Welcome to The Phoenix

We are in a climate emergency.

I’ve said these words over and over and over and over again for years now, my mantra as a climate scientist whose patience has run out.

Now, I’m ready to take the next step.

The long-predicted fires and floods have quickly given way to the hardening of borders and an ever-slipping grasp on our ability to imagine life as we know it going on for very much longer. Here in late 2020, if you squint, you might be able to catch a glimpse of the revolution on the horizon.

After centuries of systemic racism and colonialism and extractive capitalism, our world is at a turning point. We have not done this to ourselves, we have been driven here by the actions of the greediest men who have ever lived, dropped here with a burning planet and a warped psyche longing for a world that no longer exists. What we need isn’t more stories about apocalypse; what we need is justice.

The old world isn’t coming back, and if we’re going to build a better world that works for everyone, WE are the ones who are going to have to do that work, together. We were born at exactly the right time to change everything.

This newsletter is about radical change

Today, I’m launching The Phoenix, a new publication devoted to revolutionary change in the climate emergency.

Here at The Phoenix, I’m focused most closely on humanizing this planetary emergency: being transparent about the challenges we’re facing and the complex emotions we’re all feeling, and being honest about what we need to do to radically transform our society.

But let me be clear about one thing: I’m not here just to talk. I’m here to create change.

I chose the name The Phoenix because the world is on fire, and we’ve got to build a new one from the ashes.

I created The Phoenix because I was tired of being told I was too much of an activist to be a “good” journalist or a “good” scientist. I was tired of being met with skepticism for wanting to live out the recommendations of the IPCC to create “rapid, far-reaching and unprecedented changes in all aspects of society.” I was tired of tweeting so damn much because I didn’t know how else to tell urgent stories that needed to be told.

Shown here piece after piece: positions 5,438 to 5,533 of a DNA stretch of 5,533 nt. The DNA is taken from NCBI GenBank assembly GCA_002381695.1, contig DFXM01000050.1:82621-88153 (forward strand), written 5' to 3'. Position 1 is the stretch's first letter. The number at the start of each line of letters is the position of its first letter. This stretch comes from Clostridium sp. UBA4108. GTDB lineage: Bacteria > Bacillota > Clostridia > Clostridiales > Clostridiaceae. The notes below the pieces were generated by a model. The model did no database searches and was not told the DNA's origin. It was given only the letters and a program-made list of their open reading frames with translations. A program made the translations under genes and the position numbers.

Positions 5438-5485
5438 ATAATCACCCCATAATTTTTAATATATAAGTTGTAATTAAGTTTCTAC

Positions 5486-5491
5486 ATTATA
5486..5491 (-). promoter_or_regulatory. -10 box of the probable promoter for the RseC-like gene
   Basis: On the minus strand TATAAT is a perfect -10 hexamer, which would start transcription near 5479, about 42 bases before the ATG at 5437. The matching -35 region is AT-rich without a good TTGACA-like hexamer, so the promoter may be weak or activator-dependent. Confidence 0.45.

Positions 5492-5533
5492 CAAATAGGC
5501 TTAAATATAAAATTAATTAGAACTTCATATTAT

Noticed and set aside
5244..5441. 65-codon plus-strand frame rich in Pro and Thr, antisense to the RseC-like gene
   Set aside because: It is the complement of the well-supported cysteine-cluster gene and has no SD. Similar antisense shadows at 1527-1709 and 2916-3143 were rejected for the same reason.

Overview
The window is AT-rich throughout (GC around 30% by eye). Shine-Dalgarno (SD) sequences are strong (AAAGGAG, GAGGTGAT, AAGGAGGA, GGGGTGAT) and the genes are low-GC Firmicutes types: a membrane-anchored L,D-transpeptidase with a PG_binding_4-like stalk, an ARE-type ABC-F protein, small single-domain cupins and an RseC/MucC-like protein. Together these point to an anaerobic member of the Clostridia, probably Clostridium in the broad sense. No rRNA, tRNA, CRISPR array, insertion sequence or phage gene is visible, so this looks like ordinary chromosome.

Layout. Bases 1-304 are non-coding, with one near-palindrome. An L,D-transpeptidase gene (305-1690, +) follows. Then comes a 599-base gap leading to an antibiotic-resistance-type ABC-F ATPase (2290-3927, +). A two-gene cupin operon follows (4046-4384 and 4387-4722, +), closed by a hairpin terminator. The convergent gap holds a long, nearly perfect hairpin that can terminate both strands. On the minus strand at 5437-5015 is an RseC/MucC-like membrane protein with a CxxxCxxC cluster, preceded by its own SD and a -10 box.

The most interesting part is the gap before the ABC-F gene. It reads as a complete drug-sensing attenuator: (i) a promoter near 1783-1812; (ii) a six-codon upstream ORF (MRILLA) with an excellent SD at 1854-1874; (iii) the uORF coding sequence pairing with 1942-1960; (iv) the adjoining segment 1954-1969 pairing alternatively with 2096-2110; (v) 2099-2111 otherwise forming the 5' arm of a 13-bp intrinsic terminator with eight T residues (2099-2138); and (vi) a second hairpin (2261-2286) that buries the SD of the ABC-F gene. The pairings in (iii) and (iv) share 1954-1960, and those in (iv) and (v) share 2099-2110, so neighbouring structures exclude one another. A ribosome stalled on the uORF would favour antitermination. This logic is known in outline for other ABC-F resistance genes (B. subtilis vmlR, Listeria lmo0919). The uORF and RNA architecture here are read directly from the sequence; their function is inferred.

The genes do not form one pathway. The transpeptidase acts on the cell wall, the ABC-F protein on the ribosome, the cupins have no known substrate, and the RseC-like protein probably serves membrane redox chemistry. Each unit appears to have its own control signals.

I finally realized the best way I was going to publish the work that needs to be done in the time we have left was to do it myself. With Substack’s help, The Phoenix is now a reality. (Thanks, Substack!)

This is the place where I'll share with you stories from frontline communities and voices from the most affected people and places enduring the climate emergency.

This is the place where I’ll report on the science of our rapidly changing planet, translating it into knowledge we can use to build power for revolutionary change.

This is the place where we’ll create space for each other to process the shared trauma and grief and joy and elation that comes along with doing this world-building work.

This is the place where we’ll help teach each other about what’s happening in this transformative moment, and how we can be a part of it.

Because we need to see what we’re fighting for, not just what we’re fighting against.

The Phoenix has been in the works for long time.

In fact, this is the publication I’ve been waiting for my whole life for. I hope you have too.